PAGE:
Social media seems to be a consistent theme I keep coming back to here. It was one of the first things I wrote about when I started blogging, and I recently wrote about an accidental social media detox I did when we moved. The accidental detox showed me that I need more space between my real life and my digital life (and I fully appreciate the irony of writing that on a blog, on the internet). However, given that I run this blog (and all the channels that go along with it), it would be unrealistic to think I could cold turkey quit social media for good. And, honestly, I wouldn’t want to. I think it does add tremendous value to my life, I just need to be more mindful of my online interactions.
I suspect that’s the case for most people. If you’re reading this, you’re probably on at least one platform. Maybe you’re on all of them! I don’t think there’s anything wrong with that.
It’s been just over a month since my accidental detox post and I said I would report back on anything I tried, to create some healthy social media boundaries. And, I’m a woman who keeps her promises!
How do you create healthy social media boundaries in the unguarded age? Well, here’s what I tried this month.
1) Take a Break.
To show solidarity with women who have had their voices silenced on Twitter, I took part in the #WomenBoycottTwitter two weeks ago. While I wholeheartedly believe in the power of absence in making a difference, I had a positive (and selfish) reaction from staying off Twitter for the day. Unsurprisingly, the boycott had a positive impact on my mental health. All of the social media networks impact me in a different way.
I feel instantly overwhelmed when I open Instagram (I check Stories and then get out of there). No one I know uses Facebook enough to make it worth the effort. And, Twitter, is so fast-paced and active that I put enormous pressure on myself to ‘be on’. I would compulsively check it, at least multiple times an hour. Even when I’m not on it, I find myself formulating my next tweet in my head. My internal dialogue is “Is this funny enough?” “What will get more likes?”, etc.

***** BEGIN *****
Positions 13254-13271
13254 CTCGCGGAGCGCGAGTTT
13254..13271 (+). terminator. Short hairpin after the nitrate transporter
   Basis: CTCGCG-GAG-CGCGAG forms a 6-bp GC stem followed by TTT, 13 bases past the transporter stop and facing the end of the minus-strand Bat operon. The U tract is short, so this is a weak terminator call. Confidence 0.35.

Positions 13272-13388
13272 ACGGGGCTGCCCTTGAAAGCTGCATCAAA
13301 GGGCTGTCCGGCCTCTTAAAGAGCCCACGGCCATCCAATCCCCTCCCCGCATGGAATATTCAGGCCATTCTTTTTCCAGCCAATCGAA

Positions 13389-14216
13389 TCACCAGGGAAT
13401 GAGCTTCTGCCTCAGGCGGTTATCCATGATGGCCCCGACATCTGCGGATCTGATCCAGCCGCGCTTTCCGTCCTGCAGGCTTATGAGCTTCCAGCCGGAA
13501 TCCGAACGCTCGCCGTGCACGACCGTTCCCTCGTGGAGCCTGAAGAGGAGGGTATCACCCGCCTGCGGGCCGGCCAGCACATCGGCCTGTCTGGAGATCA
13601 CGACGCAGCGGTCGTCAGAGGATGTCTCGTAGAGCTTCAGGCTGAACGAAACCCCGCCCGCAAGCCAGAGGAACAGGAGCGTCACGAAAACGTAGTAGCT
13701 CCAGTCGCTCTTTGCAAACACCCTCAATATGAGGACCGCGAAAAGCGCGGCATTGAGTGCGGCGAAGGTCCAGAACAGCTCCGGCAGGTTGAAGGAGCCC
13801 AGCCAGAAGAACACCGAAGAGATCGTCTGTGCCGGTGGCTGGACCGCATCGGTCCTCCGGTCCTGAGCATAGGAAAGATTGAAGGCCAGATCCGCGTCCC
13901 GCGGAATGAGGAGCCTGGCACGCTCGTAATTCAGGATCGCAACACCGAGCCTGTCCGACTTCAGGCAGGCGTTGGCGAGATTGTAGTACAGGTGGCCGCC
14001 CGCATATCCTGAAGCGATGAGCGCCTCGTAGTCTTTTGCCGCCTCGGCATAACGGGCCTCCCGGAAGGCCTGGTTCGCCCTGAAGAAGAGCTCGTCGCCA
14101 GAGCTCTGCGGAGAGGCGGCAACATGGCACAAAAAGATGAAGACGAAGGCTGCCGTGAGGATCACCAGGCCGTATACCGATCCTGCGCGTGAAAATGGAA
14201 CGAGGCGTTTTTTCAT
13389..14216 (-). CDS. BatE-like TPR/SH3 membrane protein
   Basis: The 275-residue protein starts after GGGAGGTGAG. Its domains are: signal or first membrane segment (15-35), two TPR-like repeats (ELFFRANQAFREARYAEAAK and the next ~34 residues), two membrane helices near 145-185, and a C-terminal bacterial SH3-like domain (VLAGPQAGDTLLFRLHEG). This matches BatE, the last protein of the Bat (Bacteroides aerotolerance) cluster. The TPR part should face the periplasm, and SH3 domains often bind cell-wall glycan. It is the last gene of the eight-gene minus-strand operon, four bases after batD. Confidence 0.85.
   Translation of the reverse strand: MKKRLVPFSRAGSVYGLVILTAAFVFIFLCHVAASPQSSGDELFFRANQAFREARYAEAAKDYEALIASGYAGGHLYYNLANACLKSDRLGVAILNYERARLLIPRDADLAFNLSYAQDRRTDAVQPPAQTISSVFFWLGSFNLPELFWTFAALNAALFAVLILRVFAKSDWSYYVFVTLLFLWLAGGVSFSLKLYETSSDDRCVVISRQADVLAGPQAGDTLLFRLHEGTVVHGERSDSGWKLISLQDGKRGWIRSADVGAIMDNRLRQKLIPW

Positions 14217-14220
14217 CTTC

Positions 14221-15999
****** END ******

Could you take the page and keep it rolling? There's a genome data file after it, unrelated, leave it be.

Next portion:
For that 24 hours when I felt no obligation to log in, my level of anxiety dropped by a shocking amount. I didn’t fully appreciate the extent that social media was having an effect on me until it wasn’t there.
Moving forward, I’m going to try and have at least one total social media blackout day once a month. If that works, I’ll up it to once a week. The world won’t end if I’m not online (or, at least that’s what I’m telling myself).
2) Block, everything. Sometimes.
Sometimes, it’s not possible or realistic to block everything social and internet related. Sometimes, you just need a mini break from something specific. On a recommendation during a call-in to Tiny Bites, I decided to try Freedom.to. Freedom.to is an app that creates a VPN network around your device and blocks you from being able to access certain apps, and websites.
I’m the kind of person who needs very clear boundaries when forming a new pattern or habit. I can logic my way out of pretty much anything. I was hoping that Freedom.to would be able to create these kinds of strong boundaries for me.
Unfortunately, I had a less than optimal experience. For starters, you have to have the app open on your phone at all times in order for it to work. This drove me nuts. Throughout the day, I go through my phone and close all of my open apps (think of it like a digital decluttering). This caused me to disable Freedom.to, so it didn’t work properly.
Another problem I had is that it never blocked any non-social apps. Freedom.to has preset options for things like eBay, Amazon, and Netflix. However, it straight up did not work.
I don’t like to criticize anyone’s work, so I’m not bashing them for no reason. I think that Freedom.to is a great idea, I just think it needs to be executed a little better.